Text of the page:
Common Family Medical Leave Act Mistakes: What Am I Doing Wrong??
“What did I do wrong?” and “Am I doing this correctly?” are frequent questions from clients regarding Family Medical Leave Act administration. Over the upcoming months, we are going to highlight some of the more common mistakes employers can inadvertently make regarding FMLA administration.
Being too restrictive on what constitutes a serious health condition.
Employers are responsible for determining whether an eligible employee has a serious health condition (“SHC”) under the FMLA. A SHC entitles eligible employees to FMLA leave. A SHC often involves “continuing treatment,” which is a period of more than 3 consecutive days of incapacity (remember this is days of incapacity, not absences) coupled with either (a) 2 or more treatments within 30 days of the first day of incapacity, or (b) treatment by a health care provider at least once which results in a regimen of continuing treatment (which can be as simple as a prescription). However, the definition does not stop there. Also included in the definition, regardless of how many days the employee is incapacitated:
inpatient care (an overnight stay in the hospital, a hospice or a residential medical care facility);
pregnancy or prenatal care (the very fact of pregnancy);
chronic conditions (only requiring periodic visits at least twice a year for treatment by a health care provider);
permanent or long-term conditions (any condition for which treatment may not be effective, such as, asthma, diabetes, epilepsy, etc.);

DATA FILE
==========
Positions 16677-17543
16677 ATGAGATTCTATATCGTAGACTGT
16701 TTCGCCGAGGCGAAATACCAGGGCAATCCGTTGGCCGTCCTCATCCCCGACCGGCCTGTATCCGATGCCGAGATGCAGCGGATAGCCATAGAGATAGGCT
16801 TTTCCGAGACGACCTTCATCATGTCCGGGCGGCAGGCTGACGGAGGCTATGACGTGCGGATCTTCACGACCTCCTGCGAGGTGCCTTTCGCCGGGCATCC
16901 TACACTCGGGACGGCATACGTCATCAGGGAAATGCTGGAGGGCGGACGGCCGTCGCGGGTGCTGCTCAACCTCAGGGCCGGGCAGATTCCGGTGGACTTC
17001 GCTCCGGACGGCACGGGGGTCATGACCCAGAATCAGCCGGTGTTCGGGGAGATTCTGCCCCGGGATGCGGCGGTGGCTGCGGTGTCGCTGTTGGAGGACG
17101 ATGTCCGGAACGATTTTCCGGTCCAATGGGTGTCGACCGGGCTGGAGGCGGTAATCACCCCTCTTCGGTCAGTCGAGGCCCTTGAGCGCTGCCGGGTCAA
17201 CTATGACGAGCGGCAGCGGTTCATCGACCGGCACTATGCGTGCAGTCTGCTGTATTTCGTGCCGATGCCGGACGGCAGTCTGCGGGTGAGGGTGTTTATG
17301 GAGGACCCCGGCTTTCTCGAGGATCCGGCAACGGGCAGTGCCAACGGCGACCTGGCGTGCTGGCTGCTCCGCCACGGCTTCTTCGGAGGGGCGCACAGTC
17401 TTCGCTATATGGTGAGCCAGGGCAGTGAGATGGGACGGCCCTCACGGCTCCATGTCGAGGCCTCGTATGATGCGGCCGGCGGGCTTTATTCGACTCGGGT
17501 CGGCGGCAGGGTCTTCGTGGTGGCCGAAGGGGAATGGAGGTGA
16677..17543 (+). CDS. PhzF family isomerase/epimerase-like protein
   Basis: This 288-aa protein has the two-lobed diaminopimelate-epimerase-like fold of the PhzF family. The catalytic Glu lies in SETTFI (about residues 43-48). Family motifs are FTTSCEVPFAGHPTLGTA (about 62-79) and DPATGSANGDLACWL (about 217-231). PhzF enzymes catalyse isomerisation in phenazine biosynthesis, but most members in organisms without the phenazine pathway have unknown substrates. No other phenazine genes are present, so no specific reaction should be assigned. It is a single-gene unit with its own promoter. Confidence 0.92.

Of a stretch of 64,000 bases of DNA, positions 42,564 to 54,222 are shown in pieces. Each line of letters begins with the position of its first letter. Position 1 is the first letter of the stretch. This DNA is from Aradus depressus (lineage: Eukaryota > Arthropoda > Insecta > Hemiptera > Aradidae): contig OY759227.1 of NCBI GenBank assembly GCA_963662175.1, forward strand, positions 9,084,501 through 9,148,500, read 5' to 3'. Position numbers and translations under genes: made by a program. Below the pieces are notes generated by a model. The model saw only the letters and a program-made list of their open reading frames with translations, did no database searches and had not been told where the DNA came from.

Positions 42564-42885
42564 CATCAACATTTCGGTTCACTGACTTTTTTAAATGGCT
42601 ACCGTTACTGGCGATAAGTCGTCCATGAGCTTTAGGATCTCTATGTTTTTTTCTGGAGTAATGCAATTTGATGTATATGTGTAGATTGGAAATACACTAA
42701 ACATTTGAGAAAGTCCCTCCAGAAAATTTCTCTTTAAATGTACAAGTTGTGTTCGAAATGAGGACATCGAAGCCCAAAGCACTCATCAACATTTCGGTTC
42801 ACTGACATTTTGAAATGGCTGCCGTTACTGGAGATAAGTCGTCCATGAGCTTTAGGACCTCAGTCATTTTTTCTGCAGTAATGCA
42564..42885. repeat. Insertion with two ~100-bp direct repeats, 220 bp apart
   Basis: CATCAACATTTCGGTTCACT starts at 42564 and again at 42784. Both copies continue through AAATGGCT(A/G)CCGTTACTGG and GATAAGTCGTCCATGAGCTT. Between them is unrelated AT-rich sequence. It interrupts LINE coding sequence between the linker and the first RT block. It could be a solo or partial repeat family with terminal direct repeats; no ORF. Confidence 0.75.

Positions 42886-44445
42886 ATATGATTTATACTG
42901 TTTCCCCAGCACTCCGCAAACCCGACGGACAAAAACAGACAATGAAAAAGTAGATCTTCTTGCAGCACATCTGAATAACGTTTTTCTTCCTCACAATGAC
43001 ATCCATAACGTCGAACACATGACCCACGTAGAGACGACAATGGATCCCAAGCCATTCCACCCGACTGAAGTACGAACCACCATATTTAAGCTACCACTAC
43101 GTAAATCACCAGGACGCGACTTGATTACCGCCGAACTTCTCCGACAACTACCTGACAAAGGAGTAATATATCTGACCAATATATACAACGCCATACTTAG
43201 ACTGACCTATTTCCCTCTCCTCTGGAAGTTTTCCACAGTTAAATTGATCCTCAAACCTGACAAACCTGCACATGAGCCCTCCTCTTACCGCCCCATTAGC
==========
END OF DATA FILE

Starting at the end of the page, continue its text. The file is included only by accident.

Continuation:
conditions requiring multiple treatments (multiple restorative surgery, chemotherapy, physical therapy, dialysis, etc.); or
leave for treatment of substance abuse (as long as inpatient care and continuing treatment prongs are met and treatment is for substance abuse by a health care provider or by a provider of health care services on referral by a health care provider ).
Courts have long opined on the prongs of the serious health condition definition. For example, one court found that, although the employer argued that an employee’s father did not have a SHC, the father’s depression met the definition under the “continuing treatment” prong of the definition because the father received treatment at least two times over a 7-month period. Scamihorn v. Gen. Truck Drivers, Local 952, 282 F.3d 1078 (9th Cir. 2002). In a more recent case, a court found that an “overnight stay” in the hospital means a stay for a “substantial” period of time from one calendar day to the next calendar day, measured by the employee’s time of admission and time of discharge. Bonkowski v. Oberg Industries, Inc., 787 F.3d 190 (3d Cir. 2015).
As best practice, employers should require employees to submit medical certifications to support FMLA leave, and then carefully review the contents of the certification against the FMLA definition of SHC. The U.S. Department of Labor medical certification questions track the regulatory definition. Many employers also utilize the services of a third party administrator for FMLA leaves, who also typically require medical certifications to be submitted supporting the need for leave. The information contained in the medical certification is critical in making the determination of whether an employee has a SHC under the FMLA. Comparing the contents of a medical certification with the FMLA SHC definition will result in a more precise analysis.